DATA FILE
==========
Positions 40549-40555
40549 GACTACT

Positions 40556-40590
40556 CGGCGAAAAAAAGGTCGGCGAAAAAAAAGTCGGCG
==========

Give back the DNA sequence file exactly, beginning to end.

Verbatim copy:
Positions 40549-40555
40549 GACTACT

Positions 40556-40590
40556 CGGCGAAAAAAAGGTCGGCGAAAAAAAAGTCGGCG